The United Nations list of goals for a “sustainable agenda” in human development includes many notions most of us living in the United States take for granted. All of them are important in human development, but two goals in particular stand out as being what I personally believe should be top priorities for the entire globe in improving lives everywhere.
“Putting an end to poverty in all it’s forms” is goal number one on the U.N’s list, and there’s good reason for it to be in that number one position. According to the Introduction to Geography textbook 21 percent of people in the world earn what is equivalent to $1.25 or less a day. The U.N’s development agenda implies that poverty makes one more vulnerable in “climate-related extreme events”, and severe inequality. Poverty may also limit a person’s opportunities in life, such as having a quality education and personal security. Ending poverty would create more equal liberties for all, and provide a better overall quality of life.
Goal number three, “Ensure healthy lives and promote well-being for all ages”, is also of tremendous consequence in human development. We have the great advantage in the United States of having access to healthcare services with relative ease. Most hospitals and doctor offices are only short car drive away in distance, and we also have insurance to help pay for the cost of these services. Being a mother, I am especially thankful for this, as many areas in world do not have this “luxury”, and therefore tend to have a higher rate of mortality for infants, pregnant mothers, and children. With promoting well-being for all ages the U.N’s agenda includes lowering maternal death rates, as well as combating major diseases such as AIDS, malaria and tuberculosis. These diseases can affect anyone, anywhere, but are pandemic in certain poorer regions of the globe.
These two goals alone will be very difficult to achieve by 2030, a short 15 years from now. But I believe major steps in these two areas of ending poverty, and improving health for all can and should be made a priority. The reason they are so vital is that these two goals are a matter of equality, quality of life, and whether someone lives or dies. Everyone born on this Earth is of high and equal value, and it is a matter of human dignity that these issues need to be addressed. A person born in a more affluent and wealthy position is not more valuable than someone born in the poorest of circumstances, and working toward these goals will help in providing equal opportunity and treatment for all human-kind.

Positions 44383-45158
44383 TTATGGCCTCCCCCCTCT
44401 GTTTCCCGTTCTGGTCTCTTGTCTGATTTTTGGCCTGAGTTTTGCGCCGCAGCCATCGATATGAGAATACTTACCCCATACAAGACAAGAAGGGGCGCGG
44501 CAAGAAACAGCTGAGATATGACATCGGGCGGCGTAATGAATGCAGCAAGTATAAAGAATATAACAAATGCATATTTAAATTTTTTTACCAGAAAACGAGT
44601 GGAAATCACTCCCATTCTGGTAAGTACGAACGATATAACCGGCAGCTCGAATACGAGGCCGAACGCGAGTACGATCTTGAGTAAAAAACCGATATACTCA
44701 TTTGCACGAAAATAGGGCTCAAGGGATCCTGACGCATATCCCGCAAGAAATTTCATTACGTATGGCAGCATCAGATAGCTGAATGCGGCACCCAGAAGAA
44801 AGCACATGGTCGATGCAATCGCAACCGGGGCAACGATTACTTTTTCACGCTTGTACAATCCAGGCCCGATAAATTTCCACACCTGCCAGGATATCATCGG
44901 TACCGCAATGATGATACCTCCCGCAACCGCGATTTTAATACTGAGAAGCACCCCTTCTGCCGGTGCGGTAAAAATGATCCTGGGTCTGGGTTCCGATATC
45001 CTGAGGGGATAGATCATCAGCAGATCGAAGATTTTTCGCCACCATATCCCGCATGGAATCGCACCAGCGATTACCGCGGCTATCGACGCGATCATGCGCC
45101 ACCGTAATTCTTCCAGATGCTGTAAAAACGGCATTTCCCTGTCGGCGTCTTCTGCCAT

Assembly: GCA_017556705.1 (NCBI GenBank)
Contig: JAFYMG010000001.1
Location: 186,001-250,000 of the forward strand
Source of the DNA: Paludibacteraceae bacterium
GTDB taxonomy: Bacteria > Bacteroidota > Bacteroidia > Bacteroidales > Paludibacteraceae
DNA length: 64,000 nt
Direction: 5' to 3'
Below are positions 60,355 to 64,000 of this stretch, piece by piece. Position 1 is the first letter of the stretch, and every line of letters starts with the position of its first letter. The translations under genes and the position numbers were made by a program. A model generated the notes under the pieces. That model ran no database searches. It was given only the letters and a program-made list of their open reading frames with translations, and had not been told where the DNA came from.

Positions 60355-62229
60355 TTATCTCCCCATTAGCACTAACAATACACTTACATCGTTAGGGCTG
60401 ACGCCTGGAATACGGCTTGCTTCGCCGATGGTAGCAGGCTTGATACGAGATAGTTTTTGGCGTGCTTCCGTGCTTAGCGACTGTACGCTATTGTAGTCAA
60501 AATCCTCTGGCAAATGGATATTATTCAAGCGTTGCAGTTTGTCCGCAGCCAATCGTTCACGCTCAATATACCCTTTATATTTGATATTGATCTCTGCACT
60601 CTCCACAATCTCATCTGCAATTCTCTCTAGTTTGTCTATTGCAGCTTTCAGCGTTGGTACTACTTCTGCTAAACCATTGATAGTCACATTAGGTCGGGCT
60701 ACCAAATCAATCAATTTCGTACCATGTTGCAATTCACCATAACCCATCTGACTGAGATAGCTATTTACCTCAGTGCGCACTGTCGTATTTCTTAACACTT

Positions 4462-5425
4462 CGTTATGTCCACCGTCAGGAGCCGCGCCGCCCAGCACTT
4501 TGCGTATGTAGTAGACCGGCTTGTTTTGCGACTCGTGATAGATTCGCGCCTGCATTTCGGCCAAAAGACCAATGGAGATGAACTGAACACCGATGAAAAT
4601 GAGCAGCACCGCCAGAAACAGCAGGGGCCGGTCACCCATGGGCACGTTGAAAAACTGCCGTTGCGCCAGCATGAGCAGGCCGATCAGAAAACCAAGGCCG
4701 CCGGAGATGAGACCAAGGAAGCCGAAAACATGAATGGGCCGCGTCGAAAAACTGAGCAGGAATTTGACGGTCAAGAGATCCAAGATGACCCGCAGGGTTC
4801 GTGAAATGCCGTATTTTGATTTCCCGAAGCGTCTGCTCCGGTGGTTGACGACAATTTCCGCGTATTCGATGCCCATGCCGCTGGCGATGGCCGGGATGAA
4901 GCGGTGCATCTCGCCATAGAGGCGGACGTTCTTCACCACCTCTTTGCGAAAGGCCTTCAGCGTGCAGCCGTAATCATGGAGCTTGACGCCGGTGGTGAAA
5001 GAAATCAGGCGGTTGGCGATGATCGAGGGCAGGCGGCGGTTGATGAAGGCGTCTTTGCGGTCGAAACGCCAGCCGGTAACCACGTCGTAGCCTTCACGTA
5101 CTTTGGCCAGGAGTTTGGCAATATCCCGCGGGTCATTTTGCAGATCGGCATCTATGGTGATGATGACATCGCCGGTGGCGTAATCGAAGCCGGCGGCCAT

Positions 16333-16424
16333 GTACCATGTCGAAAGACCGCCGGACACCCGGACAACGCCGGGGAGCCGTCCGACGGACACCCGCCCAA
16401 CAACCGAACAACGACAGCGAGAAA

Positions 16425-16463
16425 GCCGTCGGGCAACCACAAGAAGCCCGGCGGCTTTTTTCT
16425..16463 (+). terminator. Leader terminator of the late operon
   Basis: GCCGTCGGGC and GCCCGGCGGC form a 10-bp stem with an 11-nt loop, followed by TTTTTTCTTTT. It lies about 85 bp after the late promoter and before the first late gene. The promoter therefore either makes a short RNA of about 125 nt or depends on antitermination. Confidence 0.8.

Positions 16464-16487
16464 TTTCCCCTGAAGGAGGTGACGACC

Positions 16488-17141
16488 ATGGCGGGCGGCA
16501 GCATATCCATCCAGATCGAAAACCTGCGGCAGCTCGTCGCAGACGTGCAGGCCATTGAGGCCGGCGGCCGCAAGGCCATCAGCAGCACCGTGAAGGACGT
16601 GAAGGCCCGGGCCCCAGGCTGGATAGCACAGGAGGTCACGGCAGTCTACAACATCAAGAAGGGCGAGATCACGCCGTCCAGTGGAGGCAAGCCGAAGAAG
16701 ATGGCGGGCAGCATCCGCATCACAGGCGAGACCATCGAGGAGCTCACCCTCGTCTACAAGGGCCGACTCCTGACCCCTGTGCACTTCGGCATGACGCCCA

It is important that while we embrace these goals and make changes, that we work together with the environment, ensuring it is not adversely affected in the process. Resources and goods should be mined or manufactured responsibly working to conserve the finite and utilize the renewable, as well as keeping pollution at a minimum. The environment would also play a role in the way of natural disasters. For example the 2010 7.0 magnitude earthquake in Haiti killed more than 300,000 people and left over a million homeless. (107) Natural disasters are bound to slow the progress of these goals, and even more so in poorer regions that have dwelling structures that are not built to withstand them. There are some aspects where environment would be helpful toward these goals. Renewable energy such as wind, solar, and hydro power will provide jobs as well as clean energy sources for dwellings, places of work, and hospitals.
Now we can look at how these two goals might be measured. I believe the obtainment of goal number one could be observed in the Gross National Income per capita, to look at specific regions mapped out showing levels of income. It would be important to know what percentage of individuals live at these different levels of income, and an overall human development index could also be a beneficial way of measurement. Goal number three could also be observed from the HDI and more specifically through mortality rates and causes of death from disease in specific regions. Another way to measure goal number three could be the number of healthcare facilities in any given area. A lot of the goals from the “sustainable agenda” could be measured using the HDI, and even GNI. I believe it is important that the focus is not just on numbers but is investigated further as much as possible into the individuals living their lives in any region of the globe. Many people measure quality of life much differently than we do in the “developed world” and we should take that into consideration while striving to not only measure, but achieve these “sustainable agenda” goals.
Written by Romans828 Blogger
Dahlman, Renwick. Introduction to Geography, People Places and Environment. 6th Edition.
The United Nations Sustainable Agenda (2015)